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FDR and Reagan : transformative presidents with clashing visions / John W. Sloan.

By: Sloan, John W, 1940-.
Material type: TextTextPublisher: Lawrence, Kan. : University Press of Kansas, c2008Description: x, 427 p. ; 25 cm.ISBN: 9780700616152 (cloth : alk. paper); 0700616152 (cloth : alk. paper).Subject(s): Roosevelt, Franklin D. (Franklin Delano), 1882-1945 -- Political and social views | Reagan, Ronald -- Political and social views | Roosevelt, Franklin D. (Franklin Delano), 1882-1945 -- Influence | Reagan, Ronald -- Influence | Social change -- United States -- Case studies | United States -- Politics and government -- 1933-1945 | United States -- Politics and government -- 1981-1989 | Presidents -- United States -- BiographyAdditional physical formats: Online version:: FDR and Reagan.DDC classification: 973.917092
Contents:
Reconstructive presidents as principal agents of regime change -- The collapse of the Republican regime -- Erosion of the liberal regime -- The life, personality, and political philosophy of Franklin Roosevelt and Ronald Reagan -- Advising FDR -- Advising Reagan -- Core policies of the new deal -- Reagan's core policies -- Legitimating the New Deal -- Legitimating Reagan's conservative Regime -- FDR's reconstructive party leadership -- Reagan's reconstructive party leadership.
Review: "FDR and Reagan is a study of how old regimes unravel, how new ones are constructed, and how the political system is rejuvenated. Adapting noted presidential scholar Stephen Skowronek's framework, Sloan analyzes how two iconic "reconstructive" presidents redefined the country's fundamental philosophy, priorities, and policies as he weighs their similarities, differences, and impacts. He compares their lives, core policies, and leadership traits and shows that today's politics and policies are still heavily influenced by these key presidencies." "Each of these men transformed the way Americans thought about the legitimate role of government, whether providing more security for citizens or stepping back from federal regulation. But, as Sloan reminds us, the new order never totally destroys the old - reconstructive presidents never completely eradicate the ideas and programs associated with the regime they replaced. Big business survived the New Deal, just as the welfare state weathered the Reagan Revolution."--Jacket.
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Item type Current location Call number Status Date due Barcode
Book University of Texas At Tyler
Stacks - 3rd Floor
E807 .S55 2008 (Browse shelf) Available 0000001961721

Includes bibliographical references and index.

Reconstructive presidents as principal agents of regime change -- The collapse of the Republican regime -- Erosion of the liberal regime -- The life, personality, and political philosophy of Franklin Roosevelt and Ronald Reagan -- Advising FDR -- Advising Reagan -- Core policies of the new deal -- Reagan's core policies -- Legitimating the New Deal -- Legitimating Reagan's conservative Regime -- FDR's reconstructive party leadership -- Reagan's reconstructive party leadership.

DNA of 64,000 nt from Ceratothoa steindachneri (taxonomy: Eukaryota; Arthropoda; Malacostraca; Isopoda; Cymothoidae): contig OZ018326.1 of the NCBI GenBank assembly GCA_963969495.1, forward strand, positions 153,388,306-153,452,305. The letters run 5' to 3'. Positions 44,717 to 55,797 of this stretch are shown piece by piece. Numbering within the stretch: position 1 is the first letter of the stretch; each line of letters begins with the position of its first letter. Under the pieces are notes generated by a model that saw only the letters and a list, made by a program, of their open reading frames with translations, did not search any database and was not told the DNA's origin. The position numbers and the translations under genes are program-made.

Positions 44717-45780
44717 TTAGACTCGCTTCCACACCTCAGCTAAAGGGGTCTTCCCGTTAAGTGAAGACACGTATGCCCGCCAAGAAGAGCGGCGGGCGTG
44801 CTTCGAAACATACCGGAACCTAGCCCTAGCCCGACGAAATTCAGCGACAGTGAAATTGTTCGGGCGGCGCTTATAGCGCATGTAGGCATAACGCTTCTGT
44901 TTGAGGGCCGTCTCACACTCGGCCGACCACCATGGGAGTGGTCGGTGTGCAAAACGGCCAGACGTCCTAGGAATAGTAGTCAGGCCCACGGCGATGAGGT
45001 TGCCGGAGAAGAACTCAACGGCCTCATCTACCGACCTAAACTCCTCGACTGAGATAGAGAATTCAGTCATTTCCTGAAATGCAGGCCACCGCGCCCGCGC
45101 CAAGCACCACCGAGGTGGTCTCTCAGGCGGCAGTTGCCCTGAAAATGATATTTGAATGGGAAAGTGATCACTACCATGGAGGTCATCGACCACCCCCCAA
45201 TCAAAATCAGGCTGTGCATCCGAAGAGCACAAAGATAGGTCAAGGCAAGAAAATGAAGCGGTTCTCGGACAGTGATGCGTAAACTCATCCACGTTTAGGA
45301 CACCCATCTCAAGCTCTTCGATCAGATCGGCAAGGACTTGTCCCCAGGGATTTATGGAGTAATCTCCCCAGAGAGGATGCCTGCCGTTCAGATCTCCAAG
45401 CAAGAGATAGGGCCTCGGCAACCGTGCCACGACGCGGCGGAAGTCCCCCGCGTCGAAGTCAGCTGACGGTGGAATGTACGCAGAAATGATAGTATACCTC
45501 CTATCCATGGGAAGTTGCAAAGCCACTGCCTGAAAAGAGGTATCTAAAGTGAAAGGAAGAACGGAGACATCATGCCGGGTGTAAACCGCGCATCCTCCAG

"FDR and Reagan is a study of how old regimes unravel, how new ones are constructed, and how the political system is rejuvenated. Adapting noted presidential scholar Stephen Skowronek's framework, Sloan analyzes how two iconic "reconstructive" presidents redefined the country's fundamental philosophy, priorities, and policies as he weighs their similarities, differences, and impacts. He compares their lives, core policies, and leadership traits and shows that today's politics and policies are still heavily influenced by these key presidencies." "Each of these men transformed the way Americans thought about the legitimate role of government, whether providing more security for citizens or stepping back from federal regulation. But, as Sloan reminds us, the new order never totally destroys the old - reconstructive presidents never completely eradicate the ideas and programs associated with the regime they replaced. Big business survived the New Deal, just as the welfare state weathered the Reagan Revolution."--Jacket.

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CHOICE Review

Political scientist Sloan (Univ. of Houston) compares Presidents Franklin Roosevelt and Ronald Reagan as transformative leaders, each of whom constructed a new political order in the aftermath of a vulnerable predecessor governing in a period of economic trauma. Building his argument on the foundation laid by Stephen Skowronek's The Politics Presidents Make (CH, Feb'94, 31-3468), Sloan compares FDR and Reagan in alternating chapters, exploring their circumstances, personalities and philosophies, advisers, core policies, legitimizing procedures, and party leadership. Historians conventionally find FDR and Reagan polar opposites in terms of philosophies of government, goals, and administrative styles. Sloan concurs but succeeds nonetheless in finding common threads that enabled each to reconstruct the political landscape in ways that influenced future generations and that mobilized "several streams of grievances into an electoral coalition capable of winning a series of elections" (p. 365). Each had a goal: FDR to gain security, Reagan to cut taxes. Neither succeeded on all counts. FDR only "partially legitimized" (p. 285) the New Deal, convincing Americans of the benefits of a welfare state but leaving them resenting its accompanying bureaucracy. Reagan tamed inflation but left a burgeoning deficit. Nevertheless, each brought about a domestic regime change. Summing Up: Recommended. Most levels/libraries. A. J. Dunar University of Alabama in Huntsville

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